The children of the war zone gathered around a small table at Shriners hospital on Monday, and did what little girls all over the world do:
They played with their dolls.
Ruaa, age 8, put a stethoscope to her baby's heart. Sarah, 5, attached fake electrodes to her doll's chest. Aya, 10, drew a smile on her tiny patient's cloth face.
Gleeful yelps and laughter rippled across the second floor of the gleaming Sacramento hospital and resonated across the globe.
Six girls, all from Iraq, are in Sacramento for treatment of burns and orthopedic problems that cannot be treated in their homeland, where the medical system has been ravaged. Thanks to Shriners and a nonprofit group called Children in Need International, the girls are getting some of the best care that America has to offer, for free.
"Chokran," said Aya's mother, Nawel, over and over, as she watched her daughter at play on Monday. Thank you. Thank you.
The Iraqis, whom The Bee is not fully naming because of safety risks in their country, are here in large part because of Brenda McFerrin, an American in South Carolina, whose mission is to help children in medical crisis.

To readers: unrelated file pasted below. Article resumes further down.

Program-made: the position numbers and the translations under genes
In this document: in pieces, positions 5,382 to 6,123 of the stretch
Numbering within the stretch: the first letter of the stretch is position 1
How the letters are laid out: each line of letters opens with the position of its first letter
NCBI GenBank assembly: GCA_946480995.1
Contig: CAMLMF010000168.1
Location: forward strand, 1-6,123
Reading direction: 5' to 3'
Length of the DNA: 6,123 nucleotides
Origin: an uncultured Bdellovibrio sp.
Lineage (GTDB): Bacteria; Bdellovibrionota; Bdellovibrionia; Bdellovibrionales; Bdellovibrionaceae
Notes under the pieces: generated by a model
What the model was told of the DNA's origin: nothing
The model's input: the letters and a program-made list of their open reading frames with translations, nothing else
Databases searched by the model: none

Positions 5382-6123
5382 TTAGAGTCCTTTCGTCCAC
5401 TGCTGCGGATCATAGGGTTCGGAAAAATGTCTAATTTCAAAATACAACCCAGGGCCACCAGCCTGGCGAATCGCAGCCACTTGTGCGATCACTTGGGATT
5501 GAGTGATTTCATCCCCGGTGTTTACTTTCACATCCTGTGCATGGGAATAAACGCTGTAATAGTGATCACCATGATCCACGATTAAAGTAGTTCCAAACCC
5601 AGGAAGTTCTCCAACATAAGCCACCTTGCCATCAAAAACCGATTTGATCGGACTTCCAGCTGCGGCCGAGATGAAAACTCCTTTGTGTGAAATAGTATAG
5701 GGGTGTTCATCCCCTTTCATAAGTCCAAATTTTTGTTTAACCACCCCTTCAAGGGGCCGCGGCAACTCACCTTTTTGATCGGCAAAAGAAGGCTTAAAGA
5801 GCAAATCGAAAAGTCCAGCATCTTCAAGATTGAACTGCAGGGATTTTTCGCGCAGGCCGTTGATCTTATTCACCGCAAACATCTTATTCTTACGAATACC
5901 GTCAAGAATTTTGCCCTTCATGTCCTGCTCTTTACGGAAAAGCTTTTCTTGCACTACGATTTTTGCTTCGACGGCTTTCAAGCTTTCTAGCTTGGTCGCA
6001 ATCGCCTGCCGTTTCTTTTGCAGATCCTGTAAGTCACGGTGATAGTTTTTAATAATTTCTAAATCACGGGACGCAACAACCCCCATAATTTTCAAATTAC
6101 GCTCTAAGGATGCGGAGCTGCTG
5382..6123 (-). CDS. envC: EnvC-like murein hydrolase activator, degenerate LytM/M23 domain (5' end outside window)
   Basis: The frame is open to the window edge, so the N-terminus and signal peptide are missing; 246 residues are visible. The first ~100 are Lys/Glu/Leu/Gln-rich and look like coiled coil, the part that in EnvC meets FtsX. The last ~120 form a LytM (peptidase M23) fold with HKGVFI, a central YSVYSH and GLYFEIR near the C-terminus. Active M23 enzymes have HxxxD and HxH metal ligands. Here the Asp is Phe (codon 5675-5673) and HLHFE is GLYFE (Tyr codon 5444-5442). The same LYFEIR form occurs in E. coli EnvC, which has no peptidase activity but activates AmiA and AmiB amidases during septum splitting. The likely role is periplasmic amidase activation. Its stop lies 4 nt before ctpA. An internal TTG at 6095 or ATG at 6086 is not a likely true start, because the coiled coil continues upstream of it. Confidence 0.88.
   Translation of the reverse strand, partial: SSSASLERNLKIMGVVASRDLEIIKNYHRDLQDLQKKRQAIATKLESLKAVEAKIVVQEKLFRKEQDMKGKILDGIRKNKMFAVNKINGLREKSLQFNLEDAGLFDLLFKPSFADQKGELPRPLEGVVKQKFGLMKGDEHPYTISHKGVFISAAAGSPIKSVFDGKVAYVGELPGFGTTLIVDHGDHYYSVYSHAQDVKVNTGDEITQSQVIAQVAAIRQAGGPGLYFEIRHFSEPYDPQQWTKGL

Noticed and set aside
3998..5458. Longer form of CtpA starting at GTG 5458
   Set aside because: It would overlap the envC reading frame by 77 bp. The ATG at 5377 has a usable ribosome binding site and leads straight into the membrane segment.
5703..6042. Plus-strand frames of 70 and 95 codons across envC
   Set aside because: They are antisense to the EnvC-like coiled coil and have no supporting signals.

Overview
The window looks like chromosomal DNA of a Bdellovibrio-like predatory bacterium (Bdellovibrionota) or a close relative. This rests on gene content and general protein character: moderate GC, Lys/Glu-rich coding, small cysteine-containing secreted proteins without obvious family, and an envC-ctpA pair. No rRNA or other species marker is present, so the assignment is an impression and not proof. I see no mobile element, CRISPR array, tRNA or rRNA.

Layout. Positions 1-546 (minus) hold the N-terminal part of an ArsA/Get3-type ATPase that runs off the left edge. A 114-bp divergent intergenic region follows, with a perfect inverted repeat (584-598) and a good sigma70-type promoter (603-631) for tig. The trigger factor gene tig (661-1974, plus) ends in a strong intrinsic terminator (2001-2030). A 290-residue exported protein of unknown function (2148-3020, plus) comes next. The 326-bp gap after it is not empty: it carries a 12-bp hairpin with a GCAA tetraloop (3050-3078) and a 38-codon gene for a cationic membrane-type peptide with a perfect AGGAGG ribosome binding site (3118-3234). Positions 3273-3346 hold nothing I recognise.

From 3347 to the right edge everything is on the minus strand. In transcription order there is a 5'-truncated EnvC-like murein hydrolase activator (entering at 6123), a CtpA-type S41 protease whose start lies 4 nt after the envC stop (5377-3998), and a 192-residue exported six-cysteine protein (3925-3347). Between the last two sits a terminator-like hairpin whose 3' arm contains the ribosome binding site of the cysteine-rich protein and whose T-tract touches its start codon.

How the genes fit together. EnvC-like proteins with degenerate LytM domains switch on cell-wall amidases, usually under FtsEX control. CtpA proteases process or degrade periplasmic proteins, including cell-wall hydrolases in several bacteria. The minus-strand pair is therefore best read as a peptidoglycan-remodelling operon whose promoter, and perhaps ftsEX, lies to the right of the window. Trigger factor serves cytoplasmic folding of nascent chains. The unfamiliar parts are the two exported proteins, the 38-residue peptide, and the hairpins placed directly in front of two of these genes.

McFerrin began coordinating care for Iraqi children after her husband, Dan, who works for military contractor ECC in that country, encountered a young girl who was severely injured by insurgent mortar fire. The McFerrins, working with ECC, the National Iraqi Assistance Center and various charities, brought the girl to Shriners Hospitals for Children Northern California for emergency care and treatment.
"I was here for three weeks with them, and then I went home and started my charity," said Brenda McFerrin, a feisty former child development specialist and preschool teacher who has two children and three grandchildren of her own.
"I was totally out of my element," she said. "I had no clue what I was doing." But somehow, it worked.
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